The "Oldies" Are the Goodies

The “Oldies” Are the Goodies

If you work in a new-car dealership, you can skip to the next piece because you’re not going to like what you’re about to read – older cars are probably better than anything of the “new and improved” models that we have the privilege of paying thousands and thousands more than they could ever be worth, even my Chevrolet.

Here’s the scoop, we know a couple on the other side of US that’s not in the greatest of financial fixes. Hubby works, but he’s had a couple of heart attacks and he’s stretched thin as he does the work of four guys and his wife has been out of work for at least three years (she’s talented, just no jobs…something about outsourcing to India or China – the usual).

Well, until very recently, they were driving a 1990 Mazda MX-3 (that’s what it was called at the time). Okay, so the owner is lucky because his brother-in-law is a lazy mechanic who gets work done at his pace (a month isn’t out of the question for a new belt, but the price is right and the car just kept on running and running).

Finally, it just couldn’t run any further. It had about 395,000 on the odometer when the block went into terminal seizure and the poor Mazda was taken out back and backed into the rear end of the driveway.

Now, they are driving their “new” car. It’s actually one of Honda’s best, the 1988 Honda Accord EX. That’s right, for $400 – and we think a bag of chips, but we’re not really sure, might have been popcorn – they picked up the Accord. This one only has 405,000 on the odometer and it runs like a champ.

It really should because the former owner kept it like it was his baby. At 85,000 he had the first internal timing belt changed and then at 170,000 he had the second one done. He also had all of the major front end components fixed including the tie-rod ends, upper steering rack swapped out at least twice, along with the major front end pieces, including the front springs and shock towers, plus the suspension pieces.

He also had the front transaxle fluids changed regularly, along with swapping out the belts and hoses when they needed it. The first owner was also a stickler for ensuring that the timing was set up correctly and that when it needed tires the buggy got the best.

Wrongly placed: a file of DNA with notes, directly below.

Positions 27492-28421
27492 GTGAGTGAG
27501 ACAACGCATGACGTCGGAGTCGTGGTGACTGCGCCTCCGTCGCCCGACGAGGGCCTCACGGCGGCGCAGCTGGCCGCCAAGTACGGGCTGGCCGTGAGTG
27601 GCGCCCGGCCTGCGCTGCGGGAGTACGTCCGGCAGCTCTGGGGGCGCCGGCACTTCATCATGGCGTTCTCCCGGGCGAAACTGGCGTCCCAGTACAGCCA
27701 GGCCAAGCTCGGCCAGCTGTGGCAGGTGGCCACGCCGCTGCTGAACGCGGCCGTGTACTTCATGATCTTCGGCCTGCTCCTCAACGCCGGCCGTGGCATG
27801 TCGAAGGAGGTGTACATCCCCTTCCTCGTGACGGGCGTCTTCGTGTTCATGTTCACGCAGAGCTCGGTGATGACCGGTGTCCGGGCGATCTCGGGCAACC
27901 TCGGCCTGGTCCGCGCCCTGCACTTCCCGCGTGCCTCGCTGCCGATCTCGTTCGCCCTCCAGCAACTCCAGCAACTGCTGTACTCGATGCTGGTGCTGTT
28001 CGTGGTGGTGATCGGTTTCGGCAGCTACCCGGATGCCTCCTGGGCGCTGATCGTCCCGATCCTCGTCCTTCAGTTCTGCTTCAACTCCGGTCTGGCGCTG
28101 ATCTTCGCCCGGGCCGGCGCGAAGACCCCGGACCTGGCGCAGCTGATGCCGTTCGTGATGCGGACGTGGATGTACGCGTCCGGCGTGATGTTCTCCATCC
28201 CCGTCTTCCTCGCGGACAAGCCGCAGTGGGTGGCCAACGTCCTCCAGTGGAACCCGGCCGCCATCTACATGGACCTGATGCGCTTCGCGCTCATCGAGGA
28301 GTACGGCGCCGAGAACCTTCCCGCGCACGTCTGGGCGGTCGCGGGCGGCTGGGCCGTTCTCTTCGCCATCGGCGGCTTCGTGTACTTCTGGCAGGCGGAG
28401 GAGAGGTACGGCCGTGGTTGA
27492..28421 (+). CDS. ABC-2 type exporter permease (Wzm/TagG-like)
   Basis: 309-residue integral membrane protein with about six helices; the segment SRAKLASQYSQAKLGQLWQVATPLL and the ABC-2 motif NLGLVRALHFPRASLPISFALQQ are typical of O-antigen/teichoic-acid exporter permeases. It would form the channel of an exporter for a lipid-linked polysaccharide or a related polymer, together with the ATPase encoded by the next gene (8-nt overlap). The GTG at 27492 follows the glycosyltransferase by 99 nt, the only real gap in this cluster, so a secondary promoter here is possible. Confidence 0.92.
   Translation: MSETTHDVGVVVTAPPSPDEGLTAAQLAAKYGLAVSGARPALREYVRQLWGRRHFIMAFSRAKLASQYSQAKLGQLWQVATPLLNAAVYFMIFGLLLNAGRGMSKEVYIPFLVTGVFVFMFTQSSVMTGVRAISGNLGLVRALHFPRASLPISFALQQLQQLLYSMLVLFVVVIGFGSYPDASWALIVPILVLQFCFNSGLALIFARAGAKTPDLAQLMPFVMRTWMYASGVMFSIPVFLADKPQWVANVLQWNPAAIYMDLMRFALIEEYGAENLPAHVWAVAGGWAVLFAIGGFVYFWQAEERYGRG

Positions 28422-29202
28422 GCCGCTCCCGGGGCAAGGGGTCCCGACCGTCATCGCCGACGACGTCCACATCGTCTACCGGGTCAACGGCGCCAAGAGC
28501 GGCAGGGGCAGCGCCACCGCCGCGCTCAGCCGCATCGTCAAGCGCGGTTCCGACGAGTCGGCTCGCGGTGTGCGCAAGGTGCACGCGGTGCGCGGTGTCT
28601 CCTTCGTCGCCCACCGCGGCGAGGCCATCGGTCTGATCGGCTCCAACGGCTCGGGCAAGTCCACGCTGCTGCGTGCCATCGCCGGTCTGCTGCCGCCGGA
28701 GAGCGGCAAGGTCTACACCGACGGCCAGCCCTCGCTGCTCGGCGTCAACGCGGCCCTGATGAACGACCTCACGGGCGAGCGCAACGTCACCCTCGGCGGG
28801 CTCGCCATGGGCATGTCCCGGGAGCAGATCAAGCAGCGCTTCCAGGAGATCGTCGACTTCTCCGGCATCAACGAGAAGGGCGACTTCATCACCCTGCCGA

He must have done something right because, although it only cost $400, from what we understand there’s at least another 100,000 to 200,000 miles in the car as the interior is in great shape.

It’s actually something we’ve understood for a long, long time. If you keep you car up correctly, you can have a lifetime investment. Imagine driving buying your first car as a kid and following all the directions, including oil changes at 2,500 to 3,000 and filter changes by 5,000. Also, imagine having lubes done at 3,000 and changing all of the hoses and belts at recommended intervals. You’ll have one sweet-running car that either you or someone else can take advantage of. In this case, it’s the couple who will easily put another 200,000 miles on it as their kids live all over the Northwestern US.

As if to top it all off, the uncle of the wife in the couple just happened to have a brand-new 1980 Suzuki trail-bike put away in the garage for safe-keeping and the husband of the couple bought it for about $900. The bike is practically brand-new and we think it’s shown at shows more than it’s driven (as if his wife will let him drive it after two major heart attacks; it’s a show-bike now.) Still, it goes to point out that the “oldies really are the goodies,” aren’t they?

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